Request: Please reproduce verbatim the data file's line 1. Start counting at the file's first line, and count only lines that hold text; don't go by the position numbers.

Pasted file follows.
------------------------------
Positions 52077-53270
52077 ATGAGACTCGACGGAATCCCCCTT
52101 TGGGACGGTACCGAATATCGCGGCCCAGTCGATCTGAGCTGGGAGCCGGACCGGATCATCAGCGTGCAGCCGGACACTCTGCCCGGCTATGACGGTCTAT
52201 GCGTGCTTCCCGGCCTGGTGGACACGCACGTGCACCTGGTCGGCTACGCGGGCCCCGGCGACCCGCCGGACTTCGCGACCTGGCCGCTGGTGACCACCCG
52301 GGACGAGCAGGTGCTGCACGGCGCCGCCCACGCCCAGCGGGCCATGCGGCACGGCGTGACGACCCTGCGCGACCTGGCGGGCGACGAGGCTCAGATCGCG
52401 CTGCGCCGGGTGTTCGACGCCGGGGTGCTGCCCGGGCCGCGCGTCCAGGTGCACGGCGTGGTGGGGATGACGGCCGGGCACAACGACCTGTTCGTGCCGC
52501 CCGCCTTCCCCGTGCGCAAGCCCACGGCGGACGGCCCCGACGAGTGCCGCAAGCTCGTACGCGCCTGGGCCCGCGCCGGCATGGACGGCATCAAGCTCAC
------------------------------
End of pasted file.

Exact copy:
Positions 52077-53270